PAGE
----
“The Maronites are politicized,” says Fawaz. “You cannot compare them to Iraqi Christians.” That is, Lebanon’s Christians are under attack from rivals who wish to take their power, while Iraq’s and Egypt’s besieged Christian sects are powerless to defend themselves against superior numbers, and no one is willing or able to protect them.

Even rhetorical defenses of the Christians are cautious. Pope Benedict, like popes before him, chooses his words carefully when addressing the situation of Middle Eastern Christians, lest they be made to pay for perceived slights. Arab nationalists and Sunni Islamists assume that any discussion of regional minorities—whether Christians, Jews, or even Shia—by outsiders is coded language for a project to colonize the Middle East on behalf of the great powers. To be sure, the French did come to the aid of the Maronites in Lebanon in 1860 to end the war between them, the Druze, and their Ottoman overlords. And after the First World War, France held the mandate for Lebanon and rewarded what was then a Christian majority with a constitution that gave most of the power to the Maronites.

Lebanon’s civil war from 1975 to 1990 was largely a product of shifting demographics and a changing political culture. While the Christian community fought to preserve the state’s territorial integrity and avoid war with Israel, the country’s increasingly numerous Sunnis wanted to attach themselves to the great Arab cause—Palestine—and open the border with Israel to the Palestinian resistance. After the war, the Taif Agreement of 1989 gave more political say to the Sunnis and Shia. It made official what everyone knew: Lebanon’s Christians had lost.

“We don’t want foreign support,” says Habib Efram, by which he means a Western military adventure on behalf of the Christians. “We don’t want the West thinking of Christians as puppets of the West, using us for their agenda. We are from the Middle East and belong here.”

What they want, he says, is something like a Marshall Plan for Middle East Christians—“Some money to build schools and other programs.” “The United States,” he continues, “can also ensure that Christian minorities are fairly represented in their parliaments. The Copts make up 10 percent of Egypt’s population, and yet there are only 2 or 3 elected Coptic representatives and another few named by the government. The Copts should have at least 40 seats out of the 500-seat parliament. In Iraq, even with only 3 percent of the population the Christians should have 14 members of parliament.” Instead, they have only 2.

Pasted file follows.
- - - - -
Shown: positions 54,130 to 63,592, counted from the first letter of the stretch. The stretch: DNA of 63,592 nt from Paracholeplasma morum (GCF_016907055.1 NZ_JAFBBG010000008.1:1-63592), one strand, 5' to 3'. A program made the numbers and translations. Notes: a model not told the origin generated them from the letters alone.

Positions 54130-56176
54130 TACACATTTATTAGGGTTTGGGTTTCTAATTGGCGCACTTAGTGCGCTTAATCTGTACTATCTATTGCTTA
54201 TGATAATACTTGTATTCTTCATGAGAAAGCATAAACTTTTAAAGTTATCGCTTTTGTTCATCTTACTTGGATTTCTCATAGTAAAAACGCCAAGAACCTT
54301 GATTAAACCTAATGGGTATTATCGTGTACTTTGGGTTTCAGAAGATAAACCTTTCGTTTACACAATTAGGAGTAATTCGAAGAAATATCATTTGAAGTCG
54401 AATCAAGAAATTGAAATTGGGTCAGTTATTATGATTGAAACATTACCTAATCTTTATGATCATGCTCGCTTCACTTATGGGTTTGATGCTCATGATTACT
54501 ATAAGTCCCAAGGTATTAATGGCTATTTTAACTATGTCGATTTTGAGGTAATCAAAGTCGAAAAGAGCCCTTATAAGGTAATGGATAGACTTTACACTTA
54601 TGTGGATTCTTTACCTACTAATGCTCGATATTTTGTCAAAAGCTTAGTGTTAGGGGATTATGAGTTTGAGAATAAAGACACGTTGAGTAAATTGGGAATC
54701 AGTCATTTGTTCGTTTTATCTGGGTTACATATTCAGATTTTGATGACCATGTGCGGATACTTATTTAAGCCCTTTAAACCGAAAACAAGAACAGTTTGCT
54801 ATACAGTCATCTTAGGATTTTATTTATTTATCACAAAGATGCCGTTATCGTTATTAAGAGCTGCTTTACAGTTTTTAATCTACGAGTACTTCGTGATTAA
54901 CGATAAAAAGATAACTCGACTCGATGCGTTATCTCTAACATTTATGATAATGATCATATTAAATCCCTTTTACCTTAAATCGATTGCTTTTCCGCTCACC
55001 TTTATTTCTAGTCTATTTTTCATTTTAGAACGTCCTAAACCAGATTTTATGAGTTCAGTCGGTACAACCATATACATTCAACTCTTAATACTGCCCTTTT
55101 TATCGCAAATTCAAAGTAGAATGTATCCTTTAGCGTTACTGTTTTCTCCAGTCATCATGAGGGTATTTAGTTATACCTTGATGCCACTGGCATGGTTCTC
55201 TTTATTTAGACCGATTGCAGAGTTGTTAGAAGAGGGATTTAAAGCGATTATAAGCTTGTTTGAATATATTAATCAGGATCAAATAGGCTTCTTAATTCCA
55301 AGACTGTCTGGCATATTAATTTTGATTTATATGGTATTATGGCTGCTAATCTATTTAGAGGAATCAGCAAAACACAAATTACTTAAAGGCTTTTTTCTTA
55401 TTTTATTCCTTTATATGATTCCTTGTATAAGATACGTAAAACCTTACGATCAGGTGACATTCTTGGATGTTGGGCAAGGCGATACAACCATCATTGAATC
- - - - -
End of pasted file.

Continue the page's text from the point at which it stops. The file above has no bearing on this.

It is a fantasy of U.S. omnipotence familiar in the region. It would take U.S. troops, of course, to ensure the safety of U.S.-backed programs; nor could a more robust representation of Christians in weak Arab assemblies—even if the United States had a way of bringing it about—prevent the murder of Christians by mobs or terrorists. Efram’s hazy plan seems the wishful thinking of a minority under fire with nowhere to turn.

Efram attributes the rise in anti-Christian violence to the virulent strain of radical Islam that began with the Muslim Brotherhood and now comes in both Sunni and Shia variants. Arab security services fight Islamist groups when it suits regime interests—and it is dangerous for regimes to be perceived as siding with Christians against the Muslim majority. Thus, every day brings a fresh outrage against Egypt’s Copts, while the Cairo government’s notoriously active, and vicious, security services sit idly by. In Iraq, some Christians even long for the reign of Saddam Hussein and his Christian deputy, Tariq Aziz, who protected them.

That notion of “protection” has a particular history. Since the Arab conquests beginning in the mid-seventh century, Christians and Jews under Muslim rule were recognized as “people of the book.” In theory, they were protected minorities, or dhimmi. But they could not enjoy equality with the Muslim, typically Sunni, majority, and the lot of dhimmis varied with the disposition of the rulers. That Saddam, for instance, “protected” Christians to some degree did not ensure that his sons would have done the same.

And as for the glory days of Middle Eastern coexistence that supposedly preceded the rise of the present extremists, the Ottomans’ slaughter of the Armenians and other Christians belies it. As long as believers are without legal rights guaranteed by governments willing and able to enforce them, the Christian presence in the region will be in peril.
Lee Smith is a senior editor at The Weekly Standard